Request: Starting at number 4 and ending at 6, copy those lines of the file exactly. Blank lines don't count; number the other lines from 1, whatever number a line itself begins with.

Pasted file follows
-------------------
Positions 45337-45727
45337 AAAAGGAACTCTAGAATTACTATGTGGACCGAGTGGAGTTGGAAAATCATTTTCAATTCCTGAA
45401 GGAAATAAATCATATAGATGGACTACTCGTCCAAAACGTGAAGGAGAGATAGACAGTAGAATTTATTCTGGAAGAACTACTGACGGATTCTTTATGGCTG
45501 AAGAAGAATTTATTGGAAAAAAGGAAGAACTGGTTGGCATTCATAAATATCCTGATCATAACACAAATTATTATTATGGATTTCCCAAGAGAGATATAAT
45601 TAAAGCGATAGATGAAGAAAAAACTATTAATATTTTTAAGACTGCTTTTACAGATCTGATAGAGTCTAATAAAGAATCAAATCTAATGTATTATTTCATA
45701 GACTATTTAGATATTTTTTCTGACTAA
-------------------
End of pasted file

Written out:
45501 AAGAAGAATTTATTGGAAAAAAGGAAGAACTGGTTGGCATTCATAAATATCCTGATCATAACACAAATTATTATTATGGATTTCCCAAGAGAGATATAAT
45601 TAAAGCGATAGATGAAGAAAAAACTATTAATATTTTTAAGACTGCTTTTACAGATCTGATAGAGTCTAATAAAGAATCAAATCTAATGTATTATTTCATA
45701 GACTATTTAGATATTTTTTCTGACTAA